Preprint Article Version 1 This version is not peer-reviewed

Detecting Malicious False Frame Injection Attacks on Video Surveillance at the Edge Using Electrical Network Frequency Signals

Version 1 : Received: 29 March 2019 / Approved: 1 April 2019 / Online: 1 April 2019 (09:50:05 CEST)

How to cite: Nagothu, D.; Chen, Y.; Blasch, E.; Aved, A.; Zhu, S. Detecting Malicious False Frame Injection Attacks on Video Surveillance at the Edge Using Electrical Network Frequency Signals. Preprints 2019, 2019040004 Nagothu, D.; Chen, Y.; Blasch, E.; Aved, A.; Zhu, S. Detecting Malicious False Frame Injection Attacks on Video Surveillance at the Edge Using Electrical Network Frequency Signals. Preprints 2019, 2019040004

Abstract

Over the past few years, the importance of video surveillance in securing the national critical infrastructure has significantly increased, whose applications include detecting failures and anomalies. Accompanied by video proliferation is the increasing number of attacks against surveillance systems. Among the attacks, false frame injection (FFI) attacks that replay video frames from a previous recording to mask the live feed has the highest impact. While many attempts have been made to detect FFI frames using features from the video feeds, video analysis is computationally too intensive to be deployed on-site for real-time false frame detection. In this paper, we investigate the feasibility of FFI attacks on compromised surveillance systems at the edge and propose an effective technique to detect the injected false video and audio frames by monitoring the surveillance feed using the embedded Electrical Network Frequency (ENF) signals. An ENF operates at a nominal frequency of 60 Hz/50 Hz based on its geographical location and maintains a stable value across the entire power grid interconnection with minor fluctuations. For surveillance system video/audio recordings connected to the power grid, the ENF signals are embedded. The time-varying nature of the ENF component is used as a forensic application for authenticating the surveillance feed. The paper highlights the ENF signal collection from a power grid creating a reference database and ENF extraction from the recordings using conventional short-time Fourier Transform and spectrum detection for robust ENF signal analysis in the presence of noise and interference caused in different harmonics. The experimental results demonstrate the effectiveness of ENF signal detection and/or abnormalities for FFI attacks.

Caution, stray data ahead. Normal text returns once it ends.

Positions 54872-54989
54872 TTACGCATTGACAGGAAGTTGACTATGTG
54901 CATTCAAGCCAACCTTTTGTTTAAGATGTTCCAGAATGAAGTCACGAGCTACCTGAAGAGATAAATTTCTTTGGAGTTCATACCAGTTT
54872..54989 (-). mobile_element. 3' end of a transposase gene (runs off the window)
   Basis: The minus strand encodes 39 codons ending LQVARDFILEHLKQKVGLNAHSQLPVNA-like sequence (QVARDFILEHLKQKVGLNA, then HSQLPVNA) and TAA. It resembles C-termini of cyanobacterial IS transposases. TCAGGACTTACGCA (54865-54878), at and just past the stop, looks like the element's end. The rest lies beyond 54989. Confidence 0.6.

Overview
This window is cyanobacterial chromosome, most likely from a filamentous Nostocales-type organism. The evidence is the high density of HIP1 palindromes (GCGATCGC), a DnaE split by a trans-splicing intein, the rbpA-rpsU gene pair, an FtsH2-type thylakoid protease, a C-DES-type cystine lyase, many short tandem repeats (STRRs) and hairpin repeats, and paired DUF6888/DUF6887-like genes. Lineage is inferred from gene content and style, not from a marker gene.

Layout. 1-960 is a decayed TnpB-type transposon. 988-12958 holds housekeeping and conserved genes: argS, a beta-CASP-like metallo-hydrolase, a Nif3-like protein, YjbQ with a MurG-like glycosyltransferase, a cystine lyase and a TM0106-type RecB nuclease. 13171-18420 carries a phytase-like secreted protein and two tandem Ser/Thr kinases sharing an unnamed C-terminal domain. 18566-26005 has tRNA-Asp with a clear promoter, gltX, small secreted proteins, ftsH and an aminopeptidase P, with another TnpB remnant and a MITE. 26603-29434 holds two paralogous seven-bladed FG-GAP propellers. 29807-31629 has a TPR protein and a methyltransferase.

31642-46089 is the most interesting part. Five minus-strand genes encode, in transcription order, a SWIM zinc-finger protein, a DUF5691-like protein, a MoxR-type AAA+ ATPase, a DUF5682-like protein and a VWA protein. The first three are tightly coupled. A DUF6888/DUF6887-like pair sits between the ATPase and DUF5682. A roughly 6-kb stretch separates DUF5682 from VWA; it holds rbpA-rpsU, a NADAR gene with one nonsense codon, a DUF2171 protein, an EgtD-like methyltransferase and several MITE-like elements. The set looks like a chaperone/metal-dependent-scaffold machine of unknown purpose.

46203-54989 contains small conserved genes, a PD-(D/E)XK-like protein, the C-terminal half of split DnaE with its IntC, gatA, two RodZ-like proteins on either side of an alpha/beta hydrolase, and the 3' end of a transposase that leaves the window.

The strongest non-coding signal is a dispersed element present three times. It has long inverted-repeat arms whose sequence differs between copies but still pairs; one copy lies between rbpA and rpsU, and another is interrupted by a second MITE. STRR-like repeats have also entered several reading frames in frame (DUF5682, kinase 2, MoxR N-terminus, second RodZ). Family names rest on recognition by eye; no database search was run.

Subject Areas

video surveillance; visual layer attack; electrical network frequency (ENF) signal; false frame injection (FFI) attack

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